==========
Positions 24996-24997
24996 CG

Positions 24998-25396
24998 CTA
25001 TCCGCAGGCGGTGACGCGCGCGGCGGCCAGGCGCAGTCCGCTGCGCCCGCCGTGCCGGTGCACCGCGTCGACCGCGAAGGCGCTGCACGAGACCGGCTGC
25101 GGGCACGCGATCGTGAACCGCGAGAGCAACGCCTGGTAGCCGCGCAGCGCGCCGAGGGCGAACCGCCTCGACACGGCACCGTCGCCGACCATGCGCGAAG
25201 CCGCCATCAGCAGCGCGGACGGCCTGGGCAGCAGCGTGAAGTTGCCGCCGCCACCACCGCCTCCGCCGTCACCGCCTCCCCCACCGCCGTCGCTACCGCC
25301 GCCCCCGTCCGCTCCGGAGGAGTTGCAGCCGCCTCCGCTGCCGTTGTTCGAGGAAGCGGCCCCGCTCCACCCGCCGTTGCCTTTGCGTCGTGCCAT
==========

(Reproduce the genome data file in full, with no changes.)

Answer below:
Positions 24996-24997
24996 CG

Positions 24998-25396
24998 CTA
25001 TCCGCAGGCGGTGACGCGCGCGGCGGCCAGGCGCAGTCCGCTGCGCCCGCCGTGCCGGTGCACCGCGTCGACCGCGAAGGCGCTGCACGAGACCGGCTGC
25101 GGGCACGCGATCGTGAACCGCGAGAGCAACGCCTGGTAGCCGCGCAGCGCGCCGAGGGCGAACCGCCTCGACACGGCACCGTCGCCGACCATGCGCGAAG
25201 CCGCCATCAGCAGCGCGGACGGCCTGGGCAGCAGCGTGAAGTTGCCGCCGCCACCACCGCCTCCGCCGTCACCGCCTCCCCCACCGCCGTCGCTACCGCC
25301 GCCCCCGTCCGCTCCGGAGGAGTTGCAGCCGCCTCCGCTGCCGTTGTTCGAGGAAGCGGCCCCGCTCCACCCGCCGTTGCCTTTGCGTCGTGCCAT